Special mention is made of flame retardant organophosphate compounds, including aromatic phosphate flame retardant-plasticizers such as found among the compounds mentioned above; brominated or chlorinated bis-phenoxy alkanes, e.g., 1,2-bis(2,4,6-tribromophenoxy )ethane or 1,2-bis(2,3,4,5,6-pentabromophenoxy)ethane; di- or polyfunctional phosphates such as disclosed in British Pat. No. 2,043,083; and brominated or chlorinated polystyrenes. Especially preferred are triphenyl phosphate and isopropylated triphenyl phosphate. Amounts of up to 30 parts by weight for each 100 parts of the polymeric components present in the blends are typical.
The compositions may be prepared into shaped articles in any convenient manner. In one procedure, the ingredients are dry or solution blended, the mixture is passed through a screw extruder at a temperature from about 450° to about 650° F., the extrudate is cooled and chopped into pieces, and the pieces are injection molded at a temperature of from about 450° to about 650° F.
The compositions may be prepared into any of the articles for which polyphenylene ether resins and blends are known. They are especially suitable for types of products intended for use in the outdoors where they will be exposed to the sun, or indoors under strong artificial light, either of which can change the original color of the plastic. Illustratively, the present kinds of blends can be manufactured into grilles, headlamp bezels, wheelcovers and decorative trim on automobiles, home laundry and dishwasher consoles, air conditioner grilles, personal care or home use products such as coffee makers, food processors, curling irons, and shower massagers, bases and housings for office business machines, TV cabinets, and so forth.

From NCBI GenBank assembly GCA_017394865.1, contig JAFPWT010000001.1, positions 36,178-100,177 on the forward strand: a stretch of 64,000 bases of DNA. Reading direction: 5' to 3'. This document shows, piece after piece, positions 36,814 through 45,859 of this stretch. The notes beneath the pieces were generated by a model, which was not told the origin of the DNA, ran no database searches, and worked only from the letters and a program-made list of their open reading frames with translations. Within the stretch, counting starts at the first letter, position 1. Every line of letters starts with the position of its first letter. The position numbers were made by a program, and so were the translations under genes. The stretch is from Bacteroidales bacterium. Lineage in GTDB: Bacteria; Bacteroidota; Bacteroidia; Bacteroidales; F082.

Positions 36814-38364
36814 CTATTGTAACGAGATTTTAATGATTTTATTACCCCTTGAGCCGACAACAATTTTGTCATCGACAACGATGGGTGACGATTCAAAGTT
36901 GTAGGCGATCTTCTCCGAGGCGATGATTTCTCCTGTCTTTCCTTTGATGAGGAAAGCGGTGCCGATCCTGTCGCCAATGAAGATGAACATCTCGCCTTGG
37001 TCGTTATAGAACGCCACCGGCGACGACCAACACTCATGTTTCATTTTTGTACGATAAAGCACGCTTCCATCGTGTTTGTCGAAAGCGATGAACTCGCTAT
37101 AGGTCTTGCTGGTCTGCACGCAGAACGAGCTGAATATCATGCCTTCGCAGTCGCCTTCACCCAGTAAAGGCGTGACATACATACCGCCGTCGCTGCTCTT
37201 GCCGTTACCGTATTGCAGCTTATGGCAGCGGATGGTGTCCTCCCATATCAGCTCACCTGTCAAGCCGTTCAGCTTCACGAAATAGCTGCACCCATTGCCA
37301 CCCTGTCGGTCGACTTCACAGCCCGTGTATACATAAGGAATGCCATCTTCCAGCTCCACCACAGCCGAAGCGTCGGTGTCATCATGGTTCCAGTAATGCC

The invention is illustrated in the following examples. These are intended to show best or preferred embodiments and should not be construed as a limitation on the scope of the invention.
A composition in accordance with the invention was prepared by forming an admixture of 45 parts by weight of poly(2,6-dimethyl-1,4-phenylene ether)resin (PPOŽ, General Electric Company), 55 parts by weight of polybutadiene rubber modified high impact polystyrene (Foster Grant's FG-834 HIPS), 13 parts by weight of isopropylated triphenyl phosphate flame retardant agent (KRONITEX 50, FMC Corporation), 1.5 parts by weight of polyethylene mold release-lubricant (REXENE 126), 0.15 part by weight of zinc oxide, 0.15 part by weight of zinc sulfide and 0.5 part by weight of diphenyl dioctyl phthalate (the zinc sulfide, zinc oxide and diphenyl dioctyl phthalate function to provide thermal color stability and odor suppression), and, in addition, for ultraviolet light stability, 2 parts by weight of 2-hydroxy-4-n-octoxybenzophenone (CYASORB 531, American Cyanamid Co.) and 0.2 parts by weight of 2,2,6,6-tetramethyl dipiperidinyl sebacate (TINUVIN 770, Ciba-Geigy, Inc.).